NEW YORK (CBSNewYork) -- In a terrifying wakeup call for parents, a new viral video shot on New York City playgrounds shows just how easily children can be lured.
As CBS2's Valerie Castro reported, a viral video shows a child being tricked by a social stranger with a puppy. Initially, creator Joseph Saladino, known on YouTube as "Joey Salads," said what started out as an idea for a prank video morphed into a social experiment that has gone viral.
Saladino said he always gets permission from the parents first, and then pretends to lure children away with his dog named Donuts as bait.
"How many times a day do you tell your kid not to talk to strangers?" Saladino asks a woman in the video, before telling the woman he is going to do a test and talk to her young daughter and show her the puppy.
The girl appears excited to see the puppy, and Saladino tells the girl, "I've got some more puppies – you want to see some more puppies," and asks to take the girl's hand and walk away with him.
In the clip, he repeats the experiment twice more – each time with a little boy. And each time, shocked parents watch as their children wander off with a complete stranger and even hold his hand as he tells them: "Want to go see the other puppies? I've got a bunch of them – let's go!"
"I just went over with the puppy and I just made a small convo with the puppy, and they felt comfortable because I had a cute dog," Saladino said.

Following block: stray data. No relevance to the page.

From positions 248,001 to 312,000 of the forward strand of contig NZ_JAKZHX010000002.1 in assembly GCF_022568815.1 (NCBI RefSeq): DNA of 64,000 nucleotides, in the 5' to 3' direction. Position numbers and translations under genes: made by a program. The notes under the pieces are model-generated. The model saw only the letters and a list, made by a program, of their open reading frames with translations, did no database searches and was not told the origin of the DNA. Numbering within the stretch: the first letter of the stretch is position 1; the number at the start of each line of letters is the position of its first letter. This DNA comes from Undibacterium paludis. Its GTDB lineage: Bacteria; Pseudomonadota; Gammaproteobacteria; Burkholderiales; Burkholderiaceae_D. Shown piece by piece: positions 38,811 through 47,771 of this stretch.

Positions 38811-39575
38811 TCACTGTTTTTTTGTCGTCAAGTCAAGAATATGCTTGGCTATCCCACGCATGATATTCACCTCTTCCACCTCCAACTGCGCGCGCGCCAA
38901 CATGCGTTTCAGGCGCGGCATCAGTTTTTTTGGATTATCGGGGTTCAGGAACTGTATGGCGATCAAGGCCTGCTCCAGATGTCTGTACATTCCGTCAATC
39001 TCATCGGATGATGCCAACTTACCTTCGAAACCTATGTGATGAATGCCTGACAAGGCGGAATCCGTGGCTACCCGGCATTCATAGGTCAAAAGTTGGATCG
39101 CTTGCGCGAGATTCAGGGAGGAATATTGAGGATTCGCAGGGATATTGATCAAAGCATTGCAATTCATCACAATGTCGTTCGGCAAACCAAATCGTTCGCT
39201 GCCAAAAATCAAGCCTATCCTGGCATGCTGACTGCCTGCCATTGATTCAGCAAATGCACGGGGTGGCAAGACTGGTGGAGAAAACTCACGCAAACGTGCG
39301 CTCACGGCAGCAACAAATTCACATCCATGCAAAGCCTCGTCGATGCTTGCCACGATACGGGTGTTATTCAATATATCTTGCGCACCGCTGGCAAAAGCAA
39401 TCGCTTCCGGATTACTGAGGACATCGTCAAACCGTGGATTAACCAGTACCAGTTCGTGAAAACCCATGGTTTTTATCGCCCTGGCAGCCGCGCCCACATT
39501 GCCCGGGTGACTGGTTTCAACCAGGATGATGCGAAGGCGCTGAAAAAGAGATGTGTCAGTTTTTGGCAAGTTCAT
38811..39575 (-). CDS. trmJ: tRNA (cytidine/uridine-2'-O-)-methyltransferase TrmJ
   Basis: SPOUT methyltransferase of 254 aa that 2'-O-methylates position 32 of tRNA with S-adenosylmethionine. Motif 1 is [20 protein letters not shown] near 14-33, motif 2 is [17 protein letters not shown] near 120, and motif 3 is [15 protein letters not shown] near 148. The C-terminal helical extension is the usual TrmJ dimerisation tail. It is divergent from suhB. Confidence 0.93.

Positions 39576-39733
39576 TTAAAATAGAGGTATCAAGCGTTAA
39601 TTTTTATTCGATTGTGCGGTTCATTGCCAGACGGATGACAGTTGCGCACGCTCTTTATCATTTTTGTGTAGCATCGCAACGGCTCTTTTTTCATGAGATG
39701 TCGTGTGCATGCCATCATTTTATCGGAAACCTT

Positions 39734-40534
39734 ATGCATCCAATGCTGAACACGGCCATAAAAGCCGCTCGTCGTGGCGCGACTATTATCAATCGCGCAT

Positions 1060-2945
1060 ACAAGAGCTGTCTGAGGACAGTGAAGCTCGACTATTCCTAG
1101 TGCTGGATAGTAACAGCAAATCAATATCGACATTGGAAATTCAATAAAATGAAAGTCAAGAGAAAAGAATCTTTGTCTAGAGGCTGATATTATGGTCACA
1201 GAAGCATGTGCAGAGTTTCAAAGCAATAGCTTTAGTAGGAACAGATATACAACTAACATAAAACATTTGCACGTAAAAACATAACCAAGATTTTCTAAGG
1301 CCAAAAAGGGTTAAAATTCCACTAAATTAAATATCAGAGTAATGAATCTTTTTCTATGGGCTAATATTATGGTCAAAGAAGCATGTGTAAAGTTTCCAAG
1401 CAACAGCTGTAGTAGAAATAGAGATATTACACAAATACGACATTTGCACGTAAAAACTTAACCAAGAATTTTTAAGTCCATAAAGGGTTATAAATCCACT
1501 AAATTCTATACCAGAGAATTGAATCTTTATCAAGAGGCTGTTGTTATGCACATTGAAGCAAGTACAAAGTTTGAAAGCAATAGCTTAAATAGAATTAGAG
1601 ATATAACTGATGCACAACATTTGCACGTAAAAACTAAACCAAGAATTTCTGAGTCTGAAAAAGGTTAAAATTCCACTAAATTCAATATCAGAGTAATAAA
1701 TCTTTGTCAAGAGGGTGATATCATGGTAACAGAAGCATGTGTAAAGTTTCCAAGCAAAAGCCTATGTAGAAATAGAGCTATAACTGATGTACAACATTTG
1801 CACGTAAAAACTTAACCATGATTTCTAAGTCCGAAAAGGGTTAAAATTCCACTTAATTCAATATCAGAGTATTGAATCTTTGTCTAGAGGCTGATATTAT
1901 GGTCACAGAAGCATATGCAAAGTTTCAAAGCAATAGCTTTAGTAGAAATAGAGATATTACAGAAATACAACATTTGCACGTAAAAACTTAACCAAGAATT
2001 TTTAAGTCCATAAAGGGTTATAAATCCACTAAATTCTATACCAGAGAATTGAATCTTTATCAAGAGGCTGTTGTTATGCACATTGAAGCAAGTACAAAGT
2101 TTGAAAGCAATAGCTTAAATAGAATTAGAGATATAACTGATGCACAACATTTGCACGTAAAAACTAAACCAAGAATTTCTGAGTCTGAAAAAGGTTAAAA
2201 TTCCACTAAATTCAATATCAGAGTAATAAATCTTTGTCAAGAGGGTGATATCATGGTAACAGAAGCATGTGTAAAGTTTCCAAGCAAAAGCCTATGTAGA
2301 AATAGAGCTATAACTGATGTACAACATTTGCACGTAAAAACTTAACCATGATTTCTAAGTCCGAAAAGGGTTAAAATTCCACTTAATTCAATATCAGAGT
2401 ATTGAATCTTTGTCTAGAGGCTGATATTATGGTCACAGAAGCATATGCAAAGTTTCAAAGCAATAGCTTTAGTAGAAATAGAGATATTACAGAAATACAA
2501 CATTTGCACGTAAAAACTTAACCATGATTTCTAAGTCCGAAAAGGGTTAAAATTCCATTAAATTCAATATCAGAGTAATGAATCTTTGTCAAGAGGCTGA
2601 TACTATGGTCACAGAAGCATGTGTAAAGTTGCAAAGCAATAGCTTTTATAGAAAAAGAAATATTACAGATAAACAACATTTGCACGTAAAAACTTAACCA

Some parents were not surprised.
"I saw that video and we were talking about it over there, and I said my kids would all go and touch the dog," said parent Christina Stolfo.
Saladino said he had no trouble luring away the three different children from a playground on Staten Island, and from another playground in Brooklyn.
And at the end of the video, one little boy's mother holds him and says: "Just because you see somebody with a dog doesn't mean you go home with them, because you don't know him…. You have to ask me if you want to go see somebody. You know what's going to happen? You know what could happen? They could take you and you wouldn't be with mommy anymore."
Parenting expert Erika Katz called Saladino's work "a really important experiment," and said parents need to teach children that not all strangers look scary.
"They have to tell them that sometimes, strangers can be really nice and they could be nice looking; they could seem like your friend," Katz said.
Added Saladino, "The real strangers you've got to look out for are normal looking people."
Saladino hopes the video serves as a wakeup call. Addressing the camera directly at the end of the clip as ominous music plays, he points out that more than 700 children are abducted a day, and more than 250,000 a year.
"Me as a mother, I mean, I'll watch even more now," Stolfo said.
Katz said parents also need to avoid their own distractions – put away the cellphone and don't get lost in a conversation with another parent. Parents are also advised to keep their children in sight.
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